Join us for a series of special screenings of acclaimed Indigenous films to honour Indigenous experiences, culture and heritage.
Indigenous perspectives film series
Wednesdays, June 5 to June 26, 2019
This event has passed.
$5 for each film night or purchase tickets to all four screenings at once and save 25%.
Manitoba Teachers' Society Classrooms, Canadian Museum for Human Rights, 85 Israel Asper Way
Colonization Road with host Ryan McMahon — June 5
In towns throughout Ontario, there are startling reminders of the colonization of Indigenous territories and the displacement of First Nations people. Anishinaabe comedian and activist Ryan McMahon takes us to his hometown of Fort Frances and down its main drag, which is called Colonization Road. Similar streets have similar names in towns and cities across the province, direct reminders of the Public Lands Act of 1853 and its severe impact on First Nations, their treaties and their land in the name of “Canadian settlement.” On his journey through Ontario, McMahon explores the history of these roads, meets with settlers in solidarity and raises significant questions about “reconciliation” and what it means to “decolonize.”
Featuring: Ryan McMahon (host), Pam Palmater, Hayden King, Jeff Denis, Cuyler Cotton, Chief Erwin Redsky, Lee Maracle, Teika Newton, Al Hunter, Heidi Bohaker Rod McLeod, Daryl Redsky, Linda Redsky, Janis Redsky, Leanne Simpson, Niigaan Sinclair, Doug Williams and more.
A Q&A with the film’s host Ryan McMahon will follow the screening of the film.
Seven Sacred Laws
Seven Sacred Laws with Nihad Ademi and Elder Dave Courchene — June 12
"Seven Sacred Laws" is an inspiring documentary on the ancient universal values of the Anishinaabe People of Turtle Island (North America). In this follow-up work to the award-winning bio-doc "White Balloon," director and writer Nihad Ademi provides his moving account of the Seven Sacred Laws as important guideposts to inspire our conduct as human beings and bring us back into a relationship with Mother Earth. Featuring breathtaking footage of the prairie landscape and interviews with Indigenous elders, Dave Courchene Jr. and Florence Paynter, Seven Sacred Laws helps us to redefine who we are and where we are going in this age of growing conflict, dislocation, and environmental calamity.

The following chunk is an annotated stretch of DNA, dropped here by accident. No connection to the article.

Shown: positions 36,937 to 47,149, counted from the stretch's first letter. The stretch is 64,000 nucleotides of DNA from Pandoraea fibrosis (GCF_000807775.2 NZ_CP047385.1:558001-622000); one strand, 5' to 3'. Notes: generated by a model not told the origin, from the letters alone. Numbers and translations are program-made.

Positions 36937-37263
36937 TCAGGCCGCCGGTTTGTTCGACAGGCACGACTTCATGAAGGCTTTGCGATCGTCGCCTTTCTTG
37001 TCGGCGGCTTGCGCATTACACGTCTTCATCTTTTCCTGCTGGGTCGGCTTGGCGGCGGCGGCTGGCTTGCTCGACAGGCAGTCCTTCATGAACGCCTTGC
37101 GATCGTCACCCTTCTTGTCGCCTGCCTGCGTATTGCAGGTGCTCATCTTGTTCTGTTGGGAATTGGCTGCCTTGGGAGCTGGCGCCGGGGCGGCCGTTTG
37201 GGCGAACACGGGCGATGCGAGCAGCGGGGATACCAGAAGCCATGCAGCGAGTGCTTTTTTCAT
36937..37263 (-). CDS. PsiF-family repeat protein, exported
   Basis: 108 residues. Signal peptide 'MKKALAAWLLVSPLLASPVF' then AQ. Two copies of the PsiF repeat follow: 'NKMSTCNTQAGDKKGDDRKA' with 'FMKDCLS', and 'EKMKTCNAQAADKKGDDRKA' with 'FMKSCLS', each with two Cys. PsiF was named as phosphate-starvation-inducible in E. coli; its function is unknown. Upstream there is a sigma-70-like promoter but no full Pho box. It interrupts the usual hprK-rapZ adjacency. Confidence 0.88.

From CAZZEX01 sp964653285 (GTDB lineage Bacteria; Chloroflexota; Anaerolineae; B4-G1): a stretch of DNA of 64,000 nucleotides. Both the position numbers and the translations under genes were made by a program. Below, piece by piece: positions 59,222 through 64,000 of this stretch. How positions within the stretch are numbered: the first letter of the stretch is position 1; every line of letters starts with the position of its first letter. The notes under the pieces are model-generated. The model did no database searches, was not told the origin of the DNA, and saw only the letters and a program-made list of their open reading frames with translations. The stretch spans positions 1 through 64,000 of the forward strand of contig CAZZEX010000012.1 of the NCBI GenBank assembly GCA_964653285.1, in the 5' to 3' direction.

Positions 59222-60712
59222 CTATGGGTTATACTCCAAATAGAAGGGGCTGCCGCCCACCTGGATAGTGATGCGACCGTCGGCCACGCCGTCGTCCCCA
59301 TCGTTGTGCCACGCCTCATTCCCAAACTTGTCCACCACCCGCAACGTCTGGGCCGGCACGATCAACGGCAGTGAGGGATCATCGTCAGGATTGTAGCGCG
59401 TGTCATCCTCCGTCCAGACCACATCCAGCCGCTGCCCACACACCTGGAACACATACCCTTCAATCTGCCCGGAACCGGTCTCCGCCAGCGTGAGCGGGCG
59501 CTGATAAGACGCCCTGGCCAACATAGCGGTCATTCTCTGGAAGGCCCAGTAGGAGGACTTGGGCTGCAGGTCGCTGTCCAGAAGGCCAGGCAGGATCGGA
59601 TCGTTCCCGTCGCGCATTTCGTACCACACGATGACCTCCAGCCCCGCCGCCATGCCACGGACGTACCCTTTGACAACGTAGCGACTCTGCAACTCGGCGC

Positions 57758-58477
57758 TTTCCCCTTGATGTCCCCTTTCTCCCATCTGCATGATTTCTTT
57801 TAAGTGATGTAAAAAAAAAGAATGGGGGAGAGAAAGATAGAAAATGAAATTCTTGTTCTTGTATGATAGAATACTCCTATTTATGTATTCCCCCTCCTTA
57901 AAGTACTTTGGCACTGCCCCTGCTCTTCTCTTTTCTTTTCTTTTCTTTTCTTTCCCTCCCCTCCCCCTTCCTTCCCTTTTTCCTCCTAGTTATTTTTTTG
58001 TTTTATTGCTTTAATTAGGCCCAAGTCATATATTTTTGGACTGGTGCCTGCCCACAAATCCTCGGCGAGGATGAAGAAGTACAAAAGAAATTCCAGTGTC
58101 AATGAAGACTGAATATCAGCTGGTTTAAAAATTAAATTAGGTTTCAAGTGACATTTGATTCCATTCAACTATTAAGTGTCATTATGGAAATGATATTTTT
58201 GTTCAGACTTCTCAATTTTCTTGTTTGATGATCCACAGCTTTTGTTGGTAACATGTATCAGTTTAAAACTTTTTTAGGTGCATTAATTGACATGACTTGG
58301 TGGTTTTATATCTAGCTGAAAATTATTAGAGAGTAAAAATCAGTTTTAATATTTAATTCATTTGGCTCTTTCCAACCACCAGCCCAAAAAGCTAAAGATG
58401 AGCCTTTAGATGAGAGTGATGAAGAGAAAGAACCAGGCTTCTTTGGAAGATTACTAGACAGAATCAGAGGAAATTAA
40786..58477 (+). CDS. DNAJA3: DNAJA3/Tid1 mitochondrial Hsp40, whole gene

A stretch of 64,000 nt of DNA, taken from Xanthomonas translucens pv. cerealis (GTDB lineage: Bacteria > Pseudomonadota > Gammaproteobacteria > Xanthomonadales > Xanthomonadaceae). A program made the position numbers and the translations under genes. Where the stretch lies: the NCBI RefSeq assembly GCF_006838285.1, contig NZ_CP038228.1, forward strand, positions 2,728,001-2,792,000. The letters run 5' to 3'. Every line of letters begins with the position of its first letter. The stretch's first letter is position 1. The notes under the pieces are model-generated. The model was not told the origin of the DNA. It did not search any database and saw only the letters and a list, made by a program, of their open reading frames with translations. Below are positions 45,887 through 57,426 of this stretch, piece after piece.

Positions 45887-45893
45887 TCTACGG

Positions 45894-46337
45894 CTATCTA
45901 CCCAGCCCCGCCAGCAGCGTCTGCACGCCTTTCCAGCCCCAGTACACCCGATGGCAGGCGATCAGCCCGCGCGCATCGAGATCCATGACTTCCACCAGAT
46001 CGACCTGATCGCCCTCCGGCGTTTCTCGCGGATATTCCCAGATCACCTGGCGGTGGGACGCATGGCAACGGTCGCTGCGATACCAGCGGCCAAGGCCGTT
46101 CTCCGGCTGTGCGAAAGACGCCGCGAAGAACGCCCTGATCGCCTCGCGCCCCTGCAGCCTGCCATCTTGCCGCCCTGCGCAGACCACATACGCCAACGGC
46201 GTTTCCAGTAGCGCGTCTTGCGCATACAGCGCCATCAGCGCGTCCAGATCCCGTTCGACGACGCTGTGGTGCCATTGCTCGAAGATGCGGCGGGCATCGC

A Q&A with filmmaker Nihad Ademi and Elder Dave Courchene will follow the screening of the film.
Through Black Spruce
Through Black Spruce with Tina Keeper — June 19
Based on the Giller Award-winning novel of the same name by Joseph Boyden, Through Black Spruce is a story of identity and survival.
The disappearance of a young Indigenous woman named Suzanne Bird triggers events in two worlds: in Moosonee, the remote Northern Ontario community she fled years ago, and Toronto, where she modelled for a while before vanishing into the ether. Her sister Annie is a hunter, a fiercely independent woman who’s always resented her weaker twin. But their mother’s despair sends her south to retrace Suzanne’s steps. Her life in Moosonee soon recedes as she’s drawn into the glittering “artists and models” scene her sister left behind. Meanwhile, her uncle Will copes with the dangerous consequences of Suzanne’s disappearance… and comes up against the ghosts of his own private tragedy. The two worlds finally collide in the fallout from the missing woman's troubled life.
Through Black Spruce is a contemporary drama in English and Moose Cree from Serendipity Point Films, Kistikan Pictures and Buffalo Gal Pictures. Directed by Don McKellar (The Grand Seduction, Last Night) from a screenplay by Barbara Samuels (North of 60). The film stars Tanaya Beatty (Hostiles, Hochelaga) as Annie, Brandon Oakes (Blackstone, the upcoming Blood Quantum) as Will, Kiowa Gordon (The Twilight Saga) as Jesse, Graham Greene (Dances With Wolves) as Leo, Tantoo Cardinal (Wind River) as Mary Lou, Wesley French (Shadow Hunters) as Marius, Roseanne Supernault (Blackstone) as Eva and Tina Keeper (North of 60, the upcoming Falls Around Her) as Lisette.
A Q&A with Tina Keeper will follow the screening of the film.
Indian Horse — June 26
An adaptation of Richard Wagamese’s award-winning novel, this moving and important drama sheds light on the dark history of Canada’s Indian residential schools and the indomitable spirit of Indigenous people.
In the late 1950s Ontario, eight-year-old Saul Indian Horse is torn from his Ojibway (Anishnaabe) family and committed to one of Canada’s notorious Indian residential schools. In this oppressive environment, Saul is denied the freedom to speak his language or embrace his Indigenous heritage while he witnesses horrendous abuse at the hands of the very people entrusted with his care. Despite this, Saul finds salvation in the unlikeliest of places and favourite Canadian pastime — hockey. Fascinated by the game, he secretly teaches himself to play, developing a unique and rare skill. He seems to see the game in a way no other player can.
His talent leads him away from the misery of the school, eventually leading him to the pros. But the ghosts of Saul’s past are always present, and threaten to derail his promising career and future. Forced to confront his painful past, Saul draws on the spirit of his ancestors and the understanding of his friends to begin the process of healing.
Indian Horse stars Canadian newcomers Sladen Peltier, Ajuawak Kapashesit and Edna Manitouwabe as well as Forrest Goodluck (The Revenant), Michael Murphy (Away From Her), Michael Lawrenchuck (Tokyo Cowboy), Johnny Issaluk (Two Lovers And A Bear) and Michiel Husiman (The Age Of Adaline).
Get your ticket online, by phone at 204–289‑2000 or by visiting the Museum’s ticketing desk.
Please note that this program is subject to change or cancellation without notice.